David Dickerson planned to keep an open mind about this year’s Republican gubernatorial primary. The former Republican Barren County Judge-Executive and businessman supported Matt Bevin in last year’s U.S. Senate primary won by U.S. Sen. Mitch McConnell. Bevin is running for governor this time, along with Louisville developer Hal Heiner, Agriculture Commissioner James Comer from neighboring Monroe County and former Kentucky Supreme Court Justice Will T. Scott of Pikeville. [Ronnie Ellis]

The Affordable Care Act requires all Americans to get health insurance or pay a penalty. To help coax people to buy a health plan, the federal government now subsidizes premiums for millions of Americans. [NPR]

Kentucky Utilities’ customers will pay more for their monthly electric bill while Louisville Electric & Gas customers will pay more for their gas bills according to a settlement reached Tuesday concerning the companies’ rate requests. [H-L]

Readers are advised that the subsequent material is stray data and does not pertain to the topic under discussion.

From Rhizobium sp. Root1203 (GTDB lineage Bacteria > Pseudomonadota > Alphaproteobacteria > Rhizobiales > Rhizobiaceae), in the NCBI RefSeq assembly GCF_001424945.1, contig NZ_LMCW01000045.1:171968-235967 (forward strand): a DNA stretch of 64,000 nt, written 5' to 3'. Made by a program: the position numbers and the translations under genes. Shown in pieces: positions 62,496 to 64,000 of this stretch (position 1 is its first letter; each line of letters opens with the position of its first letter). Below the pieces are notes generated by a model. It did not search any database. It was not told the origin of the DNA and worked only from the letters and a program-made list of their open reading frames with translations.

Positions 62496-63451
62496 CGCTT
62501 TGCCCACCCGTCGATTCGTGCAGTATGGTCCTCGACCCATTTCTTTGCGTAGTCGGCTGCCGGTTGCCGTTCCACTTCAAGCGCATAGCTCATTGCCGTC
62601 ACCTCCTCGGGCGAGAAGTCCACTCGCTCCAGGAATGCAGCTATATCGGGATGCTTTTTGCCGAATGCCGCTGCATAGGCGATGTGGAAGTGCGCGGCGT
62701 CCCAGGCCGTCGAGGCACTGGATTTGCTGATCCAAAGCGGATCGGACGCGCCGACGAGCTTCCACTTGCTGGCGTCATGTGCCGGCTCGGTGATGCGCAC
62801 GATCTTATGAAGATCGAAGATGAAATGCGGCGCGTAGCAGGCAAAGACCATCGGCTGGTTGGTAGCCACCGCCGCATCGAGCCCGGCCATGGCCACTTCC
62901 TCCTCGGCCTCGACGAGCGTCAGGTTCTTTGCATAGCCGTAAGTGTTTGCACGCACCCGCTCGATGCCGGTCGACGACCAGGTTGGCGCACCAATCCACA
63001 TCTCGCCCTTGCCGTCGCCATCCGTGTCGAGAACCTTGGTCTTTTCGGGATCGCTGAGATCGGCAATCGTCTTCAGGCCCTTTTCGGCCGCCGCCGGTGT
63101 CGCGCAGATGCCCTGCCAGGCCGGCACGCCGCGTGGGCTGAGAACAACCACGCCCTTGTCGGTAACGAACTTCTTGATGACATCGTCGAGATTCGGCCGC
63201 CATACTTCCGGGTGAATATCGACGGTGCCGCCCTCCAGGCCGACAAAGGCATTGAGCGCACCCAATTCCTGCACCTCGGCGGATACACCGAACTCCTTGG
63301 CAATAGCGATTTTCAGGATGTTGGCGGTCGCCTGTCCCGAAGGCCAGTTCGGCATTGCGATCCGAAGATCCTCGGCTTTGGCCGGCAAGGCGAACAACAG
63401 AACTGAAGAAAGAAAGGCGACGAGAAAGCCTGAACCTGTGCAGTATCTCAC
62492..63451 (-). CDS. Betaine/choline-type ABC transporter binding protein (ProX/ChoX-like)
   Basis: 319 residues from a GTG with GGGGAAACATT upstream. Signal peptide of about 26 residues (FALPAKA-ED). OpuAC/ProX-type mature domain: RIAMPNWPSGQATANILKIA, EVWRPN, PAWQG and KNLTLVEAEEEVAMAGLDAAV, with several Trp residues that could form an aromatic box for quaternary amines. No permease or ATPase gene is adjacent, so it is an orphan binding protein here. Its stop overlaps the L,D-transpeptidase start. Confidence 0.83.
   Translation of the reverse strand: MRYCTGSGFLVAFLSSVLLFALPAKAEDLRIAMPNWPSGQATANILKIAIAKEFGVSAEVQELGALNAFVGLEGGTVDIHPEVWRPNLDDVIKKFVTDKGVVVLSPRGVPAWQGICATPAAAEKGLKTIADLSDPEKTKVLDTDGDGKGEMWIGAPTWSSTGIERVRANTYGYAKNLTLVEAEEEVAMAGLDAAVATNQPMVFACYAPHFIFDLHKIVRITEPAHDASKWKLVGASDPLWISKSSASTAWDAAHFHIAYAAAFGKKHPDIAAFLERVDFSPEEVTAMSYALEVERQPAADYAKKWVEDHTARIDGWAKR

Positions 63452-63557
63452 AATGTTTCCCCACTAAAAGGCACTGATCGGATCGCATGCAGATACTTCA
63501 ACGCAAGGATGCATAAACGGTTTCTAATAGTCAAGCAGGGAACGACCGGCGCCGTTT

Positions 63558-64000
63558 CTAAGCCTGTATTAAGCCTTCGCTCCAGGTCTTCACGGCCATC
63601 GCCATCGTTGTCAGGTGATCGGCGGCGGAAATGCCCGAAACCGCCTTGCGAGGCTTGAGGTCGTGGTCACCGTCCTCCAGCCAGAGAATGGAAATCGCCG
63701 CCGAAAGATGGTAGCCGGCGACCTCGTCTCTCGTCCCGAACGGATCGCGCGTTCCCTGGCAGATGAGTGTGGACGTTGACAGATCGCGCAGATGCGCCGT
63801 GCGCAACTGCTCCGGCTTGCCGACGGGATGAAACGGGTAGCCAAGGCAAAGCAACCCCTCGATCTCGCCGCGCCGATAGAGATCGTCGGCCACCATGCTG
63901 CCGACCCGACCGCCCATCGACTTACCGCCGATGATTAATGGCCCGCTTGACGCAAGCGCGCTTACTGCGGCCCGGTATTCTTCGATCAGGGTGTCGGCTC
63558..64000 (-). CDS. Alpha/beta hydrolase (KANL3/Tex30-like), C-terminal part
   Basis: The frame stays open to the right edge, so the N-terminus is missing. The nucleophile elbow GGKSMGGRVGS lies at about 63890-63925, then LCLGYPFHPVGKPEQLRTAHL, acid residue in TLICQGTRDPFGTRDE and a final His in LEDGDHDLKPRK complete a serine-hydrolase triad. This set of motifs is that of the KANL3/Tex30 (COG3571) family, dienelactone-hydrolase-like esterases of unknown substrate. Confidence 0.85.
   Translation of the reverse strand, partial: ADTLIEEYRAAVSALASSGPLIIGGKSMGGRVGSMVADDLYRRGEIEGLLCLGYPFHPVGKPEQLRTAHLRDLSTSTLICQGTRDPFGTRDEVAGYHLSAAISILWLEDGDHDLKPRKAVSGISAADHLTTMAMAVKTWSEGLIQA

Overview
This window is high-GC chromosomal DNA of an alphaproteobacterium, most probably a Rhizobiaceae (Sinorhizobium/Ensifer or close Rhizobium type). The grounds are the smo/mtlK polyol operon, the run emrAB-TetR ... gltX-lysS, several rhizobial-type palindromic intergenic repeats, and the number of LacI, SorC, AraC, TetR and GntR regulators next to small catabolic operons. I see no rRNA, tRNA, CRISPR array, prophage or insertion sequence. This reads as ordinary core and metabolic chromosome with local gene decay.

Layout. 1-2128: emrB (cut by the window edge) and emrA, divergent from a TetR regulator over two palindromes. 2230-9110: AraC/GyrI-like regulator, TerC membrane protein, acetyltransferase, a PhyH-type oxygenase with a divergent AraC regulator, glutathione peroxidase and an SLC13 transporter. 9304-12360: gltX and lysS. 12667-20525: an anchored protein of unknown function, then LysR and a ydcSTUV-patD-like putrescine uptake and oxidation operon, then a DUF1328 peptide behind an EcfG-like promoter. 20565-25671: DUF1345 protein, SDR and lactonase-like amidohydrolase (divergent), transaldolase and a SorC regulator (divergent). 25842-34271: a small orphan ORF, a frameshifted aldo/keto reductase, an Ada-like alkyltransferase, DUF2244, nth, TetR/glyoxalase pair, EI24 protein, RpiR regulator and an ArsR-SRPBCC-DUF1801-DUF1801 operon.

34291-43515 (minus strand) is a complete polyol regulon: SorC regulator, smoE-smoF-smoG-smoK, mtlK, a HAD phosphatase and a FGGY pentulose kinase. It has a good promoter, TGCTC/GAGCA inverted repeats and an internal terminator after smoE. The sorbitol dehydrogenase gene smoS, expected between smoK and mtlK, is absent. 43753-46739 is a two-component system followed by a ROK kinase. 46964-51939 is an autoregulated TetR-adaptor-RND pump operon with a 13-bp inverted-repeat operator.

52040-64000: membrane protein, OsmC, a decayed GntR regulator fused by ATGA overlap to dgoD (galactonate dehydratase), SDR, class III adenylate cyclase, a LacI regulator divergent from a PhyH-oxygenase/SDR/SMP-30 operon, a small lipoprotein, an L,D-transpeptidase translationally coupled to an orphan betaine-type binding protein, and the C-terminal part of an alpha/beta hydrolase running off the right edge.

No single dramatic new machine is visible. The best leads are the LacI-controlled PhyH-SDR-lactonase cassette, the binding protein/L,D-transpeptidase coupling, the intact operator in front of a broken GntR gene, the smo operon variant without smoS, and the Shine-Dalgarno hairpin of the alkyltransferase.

Way to go, wingnuts. House Republicans advanced a measure on Tuesday that would reverse a Washington, D.C., law preventing employers from being able to fire individuals based on their personal reproductive health decisions. [HuffPo]

Better Late Than Never, Huh, Newsies?

Ruh ro, the newspaper finally started to cover what we’ve been reporting for two years. And this bit about the school board seeking permission to fire Joshua Powell only comes a couple weeks late. [H-L]

Luisa Cintron, 25, is sitting up as straight as she can, perched on the edge of the neatly made bed that doubles as a couch inside her dimly lit apartment. She is wearing a sweater and slacks, talking about the government program that she says changed her life, and trying — without much success — not to get distracted by the 4-year-old talking loudly about Batman in the next room. [HuffPo]

Here’s the deal: We all know Whitney Westerfield is just upset that Jack Conway doesn’t hate gay people. Whitney, insecure in his own life, body and existence, projects his perceived failures as a man onto Jack. It’s a real shame because it makes him look dumber than he really is. Folks can hate Jack all they want but he’s not a bigot. [C-J/AKN]

President Obama’s approval ratings have reached their highest mark in almost two years, according to a new poll from CNN/ORC. [The Hill]

Looks like the Harlan County Fiscal Court has a bit of a problem on its hands in the latest audit. [External PDF Link]

Looks like the damage the Robert Felner crony caused in Los Angeles is finally beginning to be cleaned up. [Reuters]